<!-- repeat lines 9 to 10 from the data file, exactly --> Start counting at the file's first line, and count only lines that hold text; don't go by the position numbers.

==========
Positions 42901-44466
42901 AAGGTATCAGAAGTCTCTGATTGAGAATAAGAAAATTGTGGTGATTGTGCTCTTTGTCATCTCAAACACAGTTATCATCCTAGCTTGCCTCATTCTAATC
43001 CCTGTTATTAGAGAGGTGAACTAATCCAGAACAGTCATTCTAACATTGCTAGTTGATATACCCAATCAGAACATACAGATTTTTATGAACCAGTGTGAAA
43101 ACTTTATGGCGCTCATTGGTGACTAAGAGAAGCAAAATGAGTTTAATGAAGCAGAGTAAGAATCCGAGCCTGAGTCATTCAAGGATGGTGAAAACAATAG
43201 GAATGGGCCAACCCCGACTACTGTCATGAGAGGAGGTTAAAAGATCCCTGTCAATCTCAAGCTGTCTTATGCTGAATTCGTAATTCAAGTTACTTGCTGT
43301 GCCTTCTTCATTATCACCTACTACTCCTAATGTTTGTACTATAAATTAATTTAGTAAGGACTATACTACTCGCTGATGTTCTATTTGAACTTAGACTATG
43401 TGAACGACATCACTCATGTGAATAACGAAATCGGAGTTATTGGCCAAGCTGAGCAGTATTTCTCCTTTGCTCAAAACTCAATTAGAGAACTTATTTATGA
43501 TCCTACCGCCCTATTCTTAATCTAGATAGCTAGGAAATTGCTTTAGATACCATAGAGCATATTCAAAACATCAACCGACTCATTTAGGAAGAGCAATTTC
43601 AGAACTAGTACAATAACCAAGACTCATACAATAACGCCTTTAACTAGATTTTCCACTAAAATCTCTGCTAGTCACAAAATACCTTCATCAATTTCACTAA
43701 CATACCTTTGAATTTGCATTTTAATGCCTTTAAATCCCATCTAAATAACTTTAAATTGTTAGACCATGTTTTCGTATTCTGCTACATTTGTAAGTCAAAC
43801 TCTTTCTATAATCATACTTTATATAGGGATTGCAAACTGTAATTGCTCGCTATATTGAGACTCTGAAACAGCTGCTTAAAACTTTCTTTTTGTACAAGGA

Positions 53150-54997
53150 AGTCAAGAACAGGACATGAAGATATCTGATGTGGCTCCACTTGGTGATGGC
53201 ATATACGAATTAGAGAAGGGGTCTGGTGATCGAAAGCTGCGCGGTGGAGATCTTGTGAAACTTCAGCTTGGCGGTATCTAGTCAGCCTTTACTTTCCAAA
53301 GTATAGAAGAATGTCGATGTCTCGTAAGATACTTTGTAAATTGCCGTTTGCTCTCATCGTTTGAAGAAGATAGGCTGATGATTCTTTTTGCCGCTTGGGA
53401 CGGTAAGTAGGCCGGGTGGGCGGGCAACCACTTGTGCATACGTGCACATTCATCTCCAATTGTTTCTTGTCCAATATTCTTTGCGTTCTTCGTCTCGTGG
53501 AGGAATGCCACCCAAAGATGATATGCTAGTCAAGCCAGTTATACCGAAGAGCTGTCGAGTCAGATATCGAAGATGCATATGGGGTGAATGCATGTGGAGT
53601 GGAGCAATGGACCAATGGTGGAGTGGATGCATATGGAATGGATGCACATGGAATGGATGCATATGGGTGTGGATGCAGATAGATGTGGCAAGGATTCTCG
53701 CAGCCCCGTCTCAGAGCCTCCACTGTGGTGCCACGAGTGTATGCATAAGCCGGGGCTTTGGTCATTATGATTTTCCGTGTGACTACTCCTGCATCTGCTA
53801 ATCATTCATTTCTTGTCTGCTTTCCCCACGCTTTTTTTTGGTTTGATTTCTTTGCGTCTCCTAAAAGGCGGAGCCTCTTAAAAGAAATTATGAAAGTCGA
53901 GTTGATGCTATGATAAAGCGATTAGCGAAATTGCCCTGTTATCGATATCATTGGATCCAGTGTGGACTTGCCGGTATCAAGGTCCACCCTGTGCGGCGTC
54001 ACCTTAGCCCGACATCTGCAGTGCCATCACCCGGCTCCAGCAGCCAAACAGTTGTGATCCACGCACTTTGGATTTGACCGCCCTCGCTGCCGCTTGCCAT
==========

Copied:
43601 AGAACTAGTACAATAACCAAGACTCATACAATAACGCCTTTAACTAGATTTTCCACTAAAATCTCTGCTAGTCACAAAATACCTTCATCAATTTCACTAA
43701 CATACCTTTGAATTTGCATTTTAATGCCTTTAAATCCCATCTAAATAACTTTAAATTGTTAGACCATGTTTTCGTATTCTGCTACATTTGTAAGTCAAAC